A wall from which the plaster had fallen in patches. A grey, mould green and brick red ground in which stalks of straw mixed into the mortar glinted in the light of the noon sun. Suddenly several sailing ships appeared on the wall. They seemed to be all anchored in harbour. In a while the wind would fill their sails and they would head for the Aegean and the Mediterranean. The place was Miletus, the starting point of the Sacred Way which once stretched from the entrance of the Lion Harbour to the Temple of Apollo at Didyma, 16 kilometres to the south. A modest building at the edge of the Sacred Way seemed out of place beside the nearby Ionic stoa, fluted Roman columns and Harbour Monument. Curious, we clambered over to it, crossing a pool left by the recent rains. Inside we found arches linked to the dome by intricate stalactite carving formed by geometric prisms. This was a public bath built by the Turkish Menteseogullari emirate in the middle ages. The Menteseogullari were a seafaring nation, as the freehand drawings of sailing ships incised on the wall indicate.
The building was partially in ruins, but the drawings on the wall opened the door to a world of fables. This part of the Aegean coastal region had always been a place of countless legends and equally remarkable true stories. Herodotus said of Miletus on the delta of the Büyük Menderes river, the ancient Meander, ‘The Ionians founded their city beneath the most beautiful skies and in the most beautiful climate on earth.’ The river emptied into the Gulf of Latmos, now long since silted up, and around Lade Island at the mouth of the gulf the Persians and Ionians fought a great naval battle. If your heart can stand reliving such a tragedy, you can read the account by Herodotus. Nearly two millenia after the demise of the Ionians, another seafaring nation arose on the same soil, and launched their ships in the same waters. They were the Menteseogullari, and one of the surviving witnesses of this period of history is Ilyas Bey Mosque.
What is so fascinating about the Menteþeogullari is their irrepressibility. In the 14th century the rulers of the Aydin and Mentese emirates seized control of the Aegean region from the Venetians, and became the almost unchallenged rulers of the Mediterranean and the caravan trade roads. That is the historical background. But for tody’so traveller, the buildings that remain tell the story more vividly than any dry texts. If you stand in the ancient theatre at Miletus you can see Kalabak Hill where Alexander the Great camped with his army to the southwest, and turning your head slightly, a domed building which is a favourite nesting place for storks to the south. This is Ilyas Bey Mosque, whose brick dome makes a striking contrast to the other ruins at Miletus. To reach it you can either take the road to the village of Balat, or the shorter but obstacle-filled route across the fields. The only sounds are those of rustling leaves, insects, and perhaps the chattering of storks if they are in the mood. To look at this building merely as a mosque would be wrong.It is a friend of the storks and pigeons, and of the breeze. It is hard to believe that this jewel has been so completely abandoned to the arms of nature. Its finely carved inscription and decoration draw you to it, even before you learn its name or story. Human history is filled with war and destruction, but the real victory does not always belong to the victors in the long run. Such was the case at Lade Island. Although the Persians defeated the Ionians, it is the latter who speak of their presence today through their buildings and works of art. Leaving the account of the Menteþeogullari’s battles to the historians, let us examine the carved leaves and fragments of turquoise glazed tile gleaming amidst the stone. It is these that capture our imagination. Why did the craftsman decide to bring together these tiny fragments? Why are granite blocks, keystones, and inscriptions that seem to glide across the stone necessary? Why did he feel the need for the flowing palmettes and lotus flowers that suddenly appear on the marble wall? Or is this a natural inclination born of this soil? The mosque was built in 1404 according to the inscription. Life goes on here, with its good and bad aspects as always. Would it matter if we did not save this building and others like it? Not at all, we would only have destroyed a past for the future! Contemporary culture cannot exist without recognising those that have gone before. Modern man is selfish, but even that selfishness has its roots in the past. We might move on somewhere else, but history survives with all its trappings. We must not forget. The ship, its sails filled by the wind, passes in front of us on the wall of the long gone Menteseogullar.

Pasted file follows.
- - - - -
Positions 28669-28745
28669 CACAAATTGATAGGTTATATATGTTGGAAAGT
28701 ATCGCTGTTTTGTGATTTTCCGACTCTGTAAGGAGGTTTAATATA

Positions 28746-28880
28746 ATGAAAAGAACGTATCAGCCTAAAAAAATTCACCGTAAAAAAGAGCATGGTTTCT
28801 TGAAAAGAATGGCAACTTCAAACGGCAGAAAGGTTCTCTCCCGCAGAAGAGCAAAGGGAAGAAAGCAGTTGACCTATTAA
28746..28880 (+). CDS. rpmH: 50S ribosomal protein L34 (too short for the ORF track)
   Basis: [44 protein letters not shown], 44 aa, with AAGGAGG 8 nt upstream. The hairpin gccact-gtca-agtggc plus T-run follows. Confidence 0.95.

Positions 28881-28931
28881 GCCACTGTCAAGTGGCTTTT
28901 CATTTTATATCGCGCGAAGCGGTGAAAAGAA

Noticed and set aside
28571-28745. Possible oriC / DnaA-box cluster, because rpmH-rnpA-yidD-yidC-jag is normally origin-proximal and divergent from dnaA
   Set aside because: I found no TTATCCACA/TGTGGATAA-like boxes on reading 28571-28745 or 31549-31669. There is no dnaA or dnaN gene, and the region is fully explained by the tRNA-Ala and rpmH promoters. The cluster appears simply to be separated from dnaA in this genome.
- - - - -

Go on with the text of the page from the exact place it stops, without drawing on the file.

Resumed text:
*Gürol Sözen is a writer and painter.